Ever the master of surprises, Haydn could seemingly even surprise himself. How else could one explain his writing the almost outré String Quartet in D Major Op. 50 no. 6, The Frog, in the 12-month span in which he also set the decidedly tragic last words of Christ in seven slow movements? Opus 50 begins with a question, not the “Is it True” that Mendelssohn asked in his op. 13 quartet, but rather, why am I starting a D major work in E? The many deceptive cadences, modulations, and reversals that follow require real engagement from dedicated advocates to achieve coherence. The Doric certainly did; this is a quartet which takes its Haydn seriously, even when he is seriously comic, too seriously to relegate him to the warmup position. They calmed their vibrato and found an elegant clarity perfect for this inventor of the genre, producing something of a sonic golden mean. Haydn gave the first violin less dominance than in many of his 68 quartets, resulting in some wonderful interplay as the spotlight found each player. Violist Hélène Clément, practically levitating, and showing enough confidence in her projection never to turn out, often partnered with the lustrous second violin of Ying Xue. Redington, of course, had solo exposures with revealing form and stately inner meaning, whether winking at the top of his fingerboard or executing bariolage* with incredible lightness. The Frog ended with a theatrical collective sigh.

Frank Bridge’s early Piano Quintet in D Minor does not sound very British, nor does it anticipate Bridge’s mentee Benjamin Britten to any degree. Rather it imbibed deeply in the overwrought utterances of Franck and Chausson, especially the latter’s Concerto for Piano Violin and String Quartet. Moments also evoke Ravel and Chopin. Cunningly churning yet warmly unsettled in the manner of wheels within wheels, it achieved almost orchestral, oceanic weight in the quartet’s broadened pallet with prime mover pianist Benjamin Grosvenor. The three movements erupted and slashed, as Grosvenor tolled great chords and plied nocturnal delicacies with boldness and sensitivity. Over muted strings, Grosvenor began, the very innig second movement with quiet octaves and more nocturnish rhapsodizing before a growing expressionism set in. Before long, we heard a fairy scherzo which turned into something heavier — a relentless forbidden pleasure. Myerscough bigly sold the tragic cello aria, apparently based on Chaplin’s “Smile” with a trembling upper lip, smiling through tears. The tune moved upward and grew into an irrepressible conflagration. Later, through the entangling web of themes and mood swings, a destination heaved into sight, and the odyssey delivered us, comfortably sated, to a safe harbor with a grateful crowd cheering the successful navigation.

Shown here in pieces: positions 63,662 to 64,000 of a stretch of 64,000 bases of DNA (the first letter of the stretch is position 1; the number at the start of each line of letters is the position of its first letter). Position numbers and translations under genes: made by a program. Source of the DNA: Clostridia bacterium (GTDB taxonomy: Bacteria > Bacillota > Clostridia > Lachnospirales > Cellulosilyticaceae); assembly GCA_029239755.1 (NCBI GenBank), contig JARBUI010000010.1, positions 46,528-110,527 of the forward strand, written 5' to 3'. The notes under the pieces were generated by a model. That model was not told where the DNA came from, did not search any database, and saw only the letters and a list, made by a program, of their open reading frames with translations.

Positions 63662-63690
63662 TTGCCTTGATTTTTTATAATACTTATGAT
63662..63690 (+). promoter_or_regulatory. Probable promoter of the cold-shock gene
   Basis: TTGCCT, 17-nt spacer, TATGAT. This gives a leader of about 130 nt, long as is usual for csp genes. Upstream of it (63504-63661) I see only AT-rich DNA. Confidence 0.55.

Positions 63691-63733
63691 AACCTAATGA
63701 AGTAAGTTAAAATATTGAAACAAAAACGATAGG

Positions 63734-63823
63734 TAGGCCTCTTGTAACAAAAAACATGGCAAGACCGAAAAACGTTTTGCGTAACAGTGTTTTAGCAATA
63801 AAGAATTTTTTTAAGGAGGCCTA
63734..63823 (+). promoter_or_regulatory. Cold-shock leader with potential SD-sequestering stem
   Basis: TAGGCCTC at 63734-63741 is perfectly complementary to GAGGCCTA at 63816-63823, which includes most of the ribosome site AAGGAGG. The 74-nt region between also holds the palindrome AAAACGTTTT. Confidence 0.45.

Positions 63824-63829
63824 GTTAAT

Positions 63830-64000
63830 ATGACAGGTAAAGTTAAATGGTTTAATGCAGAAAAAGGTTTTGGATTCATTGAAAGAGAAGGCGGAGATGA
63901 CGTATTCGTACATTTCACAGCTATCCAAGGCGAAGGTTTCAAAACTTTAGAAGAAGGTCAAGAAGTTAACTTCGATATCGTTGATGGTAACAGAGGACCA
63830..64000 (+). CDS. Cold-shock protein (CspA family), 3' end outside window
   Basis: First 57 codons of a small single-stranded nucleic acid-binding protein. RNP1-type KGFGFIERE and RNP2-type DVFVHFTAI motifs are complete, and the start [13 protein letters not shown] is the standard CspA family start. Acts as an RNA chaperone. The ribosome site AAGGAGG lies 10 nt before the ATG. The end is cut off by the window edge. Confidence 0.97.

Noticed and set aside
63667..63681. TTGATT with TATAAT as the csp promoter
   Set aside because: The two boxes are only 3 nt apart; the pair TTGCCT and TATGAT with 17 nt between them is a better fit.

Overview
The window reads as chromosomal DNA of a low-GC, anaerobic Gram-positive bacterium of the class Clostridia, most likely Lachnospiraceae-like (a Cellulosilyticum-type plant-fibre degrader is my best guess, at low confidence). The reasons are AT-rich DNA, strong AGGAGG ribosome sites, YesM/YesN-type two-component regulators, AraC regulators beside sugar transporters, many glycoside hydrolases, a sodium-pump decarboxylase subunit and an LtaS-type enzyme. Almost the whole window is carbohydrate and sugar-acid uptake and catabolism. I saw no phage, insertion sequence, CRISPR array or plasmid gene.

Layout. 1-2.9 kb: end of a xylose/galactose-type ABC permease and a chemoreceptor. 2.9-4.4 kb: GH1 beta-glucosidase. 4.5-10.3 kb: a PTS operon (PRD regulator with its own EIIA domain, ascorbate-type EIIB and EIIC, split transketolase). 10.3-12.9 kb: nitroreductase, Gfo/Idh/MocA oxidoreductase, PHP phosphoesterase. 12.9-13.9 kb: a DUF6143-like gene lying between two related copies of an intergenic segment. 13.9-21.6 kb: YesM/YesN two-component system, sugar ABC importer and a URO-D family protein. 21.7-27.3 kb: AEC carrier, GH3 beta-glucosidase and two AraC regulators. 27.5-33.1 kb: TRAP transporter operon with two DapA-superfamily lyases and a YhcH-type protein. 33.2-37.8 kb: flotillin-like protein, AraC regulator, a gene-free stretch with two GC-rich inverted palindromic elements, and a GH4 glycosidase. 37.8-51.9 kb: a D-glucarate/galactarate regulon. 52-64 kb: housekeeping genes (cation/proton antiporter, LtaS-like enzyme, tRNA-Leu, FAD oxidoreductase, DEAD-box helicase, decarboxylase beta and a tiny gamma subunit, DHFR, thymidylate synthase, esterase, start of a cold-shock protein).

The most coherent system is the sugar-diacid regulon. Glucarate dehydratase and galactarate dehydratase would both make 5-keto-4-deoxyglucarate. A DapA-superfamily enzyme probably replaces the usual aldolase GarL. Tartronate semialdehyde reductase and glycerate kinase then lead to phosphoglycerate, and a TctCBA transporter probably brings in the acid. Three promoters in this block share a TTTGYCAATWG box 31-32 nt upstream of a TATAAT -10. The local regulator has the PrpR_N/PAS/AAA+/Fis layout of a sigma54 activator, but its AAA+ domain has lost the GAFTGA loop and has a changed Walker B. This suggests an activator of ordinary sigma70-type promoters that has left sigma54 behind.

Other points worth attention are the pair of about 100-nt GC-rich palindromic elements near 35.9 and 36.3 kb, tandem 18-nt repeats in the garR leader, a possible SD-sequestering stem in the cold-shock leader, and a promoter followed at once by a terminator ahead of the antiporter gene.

Lee Eiseman is the publisher of the Intelligencer

* “Bariolage” is a French word for a bowing technique that involves rapid changing of strings, often between open strings and “stopped” strings—that is, strings with the fingers down. The effect, which produces a rapid flurry of notes, is used in a great variety of music, from Bach to bluegrass fiddle and beyond.                      Laurie Niles, Strings magazine